Eos, Transactions American Geophysical Union

Pack rats' pine needles indicate ice age shifts in atmospheric CO2

Authors

  • Anonymous


Abstract

Pine needles gathered by pack rats 30,000 years ago indicate that plant physiology changed in response to increasing CO2 at the end of the last Ice Age.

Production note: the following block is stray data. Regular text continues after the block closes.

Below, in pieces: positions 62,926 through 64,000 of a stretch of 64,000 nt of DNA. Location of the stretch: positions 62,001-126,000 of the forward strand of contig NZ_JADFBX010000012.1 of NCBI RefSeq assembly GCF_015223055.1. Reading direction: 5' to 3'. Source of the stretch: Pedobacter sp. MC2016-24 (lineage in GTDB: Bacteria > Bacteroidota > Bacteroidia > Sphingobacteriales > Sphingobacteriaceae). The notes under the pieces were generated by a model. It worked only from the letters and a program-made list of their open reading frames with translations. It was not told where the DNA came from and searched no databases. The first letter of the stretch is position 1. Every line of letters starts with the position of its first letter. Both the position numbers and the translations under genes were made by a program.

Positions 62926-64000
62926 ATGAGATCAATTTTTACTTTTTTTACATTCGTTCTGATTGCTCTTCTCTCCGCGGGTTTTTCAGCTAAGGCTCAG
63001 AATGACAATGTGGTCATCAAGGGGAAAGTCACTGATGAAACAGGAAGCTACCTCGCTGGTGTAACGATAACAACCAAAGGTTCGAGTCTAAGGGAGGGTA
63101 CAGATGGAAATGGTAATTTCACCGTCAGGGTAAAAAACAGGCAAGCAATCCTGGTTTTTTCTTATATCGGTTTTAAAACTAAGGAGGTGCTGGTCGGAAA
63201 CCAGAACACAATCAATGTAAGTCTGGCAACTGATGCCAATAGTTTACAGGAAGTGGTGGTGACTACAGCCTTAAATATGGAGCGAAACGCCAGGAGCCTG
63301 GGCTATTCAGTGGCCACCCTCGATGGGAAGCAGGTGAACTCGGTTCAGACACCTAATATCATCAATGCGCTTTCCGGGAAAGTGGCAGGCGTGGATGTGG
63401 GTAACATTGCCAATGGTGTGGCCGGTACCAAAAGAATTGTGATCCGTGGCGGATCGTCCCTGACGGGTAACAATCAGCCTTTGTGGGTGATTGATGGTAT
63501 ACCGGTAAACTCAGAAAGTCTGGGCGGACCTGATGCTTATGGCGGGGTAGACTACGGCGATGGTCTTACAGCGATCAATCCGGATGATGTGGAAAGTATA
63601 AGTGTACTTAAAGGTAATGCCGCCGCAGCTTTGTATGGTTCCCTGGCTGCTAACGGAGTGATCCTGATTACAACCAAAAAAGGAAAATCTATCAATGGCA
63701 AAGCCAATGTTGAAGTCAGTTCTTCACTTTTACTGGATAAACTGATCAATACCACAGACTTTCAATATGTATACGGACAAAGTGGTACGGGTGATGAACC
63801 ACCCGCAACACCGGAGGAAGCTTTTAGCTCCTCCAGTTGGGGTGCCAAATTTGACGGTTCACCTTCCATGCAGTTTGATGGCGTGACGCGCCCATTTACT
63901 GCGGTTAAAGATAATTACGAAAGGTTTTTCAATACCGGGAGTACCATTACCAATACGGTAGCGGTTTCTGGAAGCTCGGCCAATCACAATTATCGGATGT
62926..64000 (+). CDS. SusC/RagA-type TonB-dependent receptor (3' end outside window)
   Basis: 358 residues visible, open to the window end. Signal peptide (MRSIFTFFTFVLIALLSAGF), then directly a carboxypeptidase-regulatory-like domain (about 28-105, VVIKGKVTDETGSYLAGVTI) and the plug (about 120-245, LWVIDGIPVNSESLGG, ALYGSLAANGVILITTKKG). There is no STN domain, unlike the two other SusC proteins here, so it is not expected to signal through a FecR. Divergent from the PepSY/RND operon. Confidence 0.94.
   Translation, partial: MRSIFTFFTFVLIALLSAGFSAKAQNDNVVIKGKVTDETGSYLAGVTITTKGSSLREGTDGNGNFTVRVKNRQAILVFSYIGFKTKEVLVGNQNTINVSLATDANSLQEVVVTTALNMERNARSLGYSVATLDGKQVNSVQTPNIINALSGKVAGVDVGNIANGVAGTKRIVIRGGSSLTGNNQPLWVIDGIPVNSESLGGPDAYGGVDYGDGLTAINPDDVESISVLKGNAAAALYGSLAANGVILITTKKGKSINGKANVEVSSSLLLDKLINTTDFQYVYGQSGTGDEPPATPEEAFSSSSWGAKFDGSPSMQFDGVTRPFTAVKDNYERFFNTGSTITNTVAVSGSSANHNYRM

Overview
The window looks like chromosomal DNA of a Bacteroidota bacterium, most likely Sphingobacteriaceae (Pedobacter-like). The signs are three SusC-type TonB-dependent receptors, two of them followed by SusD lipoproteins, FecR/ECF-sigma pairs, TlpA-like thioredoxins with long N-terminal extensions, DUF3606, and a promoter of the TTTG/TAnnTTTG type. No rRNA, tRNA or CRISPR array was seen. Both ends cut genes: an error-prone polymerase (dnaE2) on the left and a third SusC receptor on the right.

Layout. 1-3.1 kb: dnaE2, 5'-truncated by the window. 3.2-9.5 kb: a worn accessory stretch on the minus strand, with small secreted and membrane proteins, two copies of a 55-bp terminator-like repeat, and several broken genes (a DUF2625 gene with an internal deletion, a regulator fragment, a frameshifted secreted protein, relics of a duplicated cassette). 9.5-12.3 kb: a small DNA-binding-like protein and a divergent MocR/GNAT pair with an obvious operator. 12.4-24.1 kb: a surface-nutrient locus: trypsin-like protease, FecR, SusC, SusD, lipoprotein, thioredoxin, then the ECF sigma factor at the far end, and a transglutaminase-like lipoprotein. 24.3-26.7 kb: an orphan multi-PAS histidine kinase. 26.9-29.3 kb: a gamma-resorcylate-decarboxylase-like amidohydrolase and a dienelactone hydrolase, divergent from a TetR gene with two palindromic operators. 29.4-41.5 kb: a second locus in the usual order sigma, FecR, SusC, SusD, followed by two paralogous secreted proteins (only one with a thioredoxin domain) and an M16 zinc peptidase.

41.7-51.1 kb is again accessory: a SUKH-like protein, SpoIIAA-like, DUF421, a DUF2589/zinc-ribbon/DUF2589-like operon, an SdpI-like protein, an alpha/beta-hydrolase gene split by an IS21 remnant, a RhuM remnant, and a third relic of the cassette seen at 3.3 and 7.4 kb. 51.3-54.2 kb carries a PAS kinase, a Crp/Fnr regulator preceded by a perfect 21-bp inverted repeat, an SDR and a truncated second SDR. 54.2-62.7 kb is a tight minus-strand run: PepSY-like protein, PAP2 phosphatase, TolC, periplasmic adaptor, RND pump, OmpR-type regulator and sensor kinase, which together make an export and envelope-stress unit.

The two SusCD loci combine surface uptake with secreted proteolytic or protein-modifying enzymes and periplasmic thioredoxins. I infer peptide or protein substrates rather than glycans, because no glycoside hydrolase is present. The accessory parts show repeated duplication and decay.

Measurements from nearly 1200 Limber pine needles preserved in pack rat middens from Idaho, Utah, Nevada, and Arizona show that the number of stomata on leaf surfaces decreased as CO2 increased during the last deglaciation. Stomata are leaf pores through which carbon is taken in for photosynthesis and water is lost in evapotranspiration; a plant's water-use efficiency is the ratio of C gained to water lost through the stomata.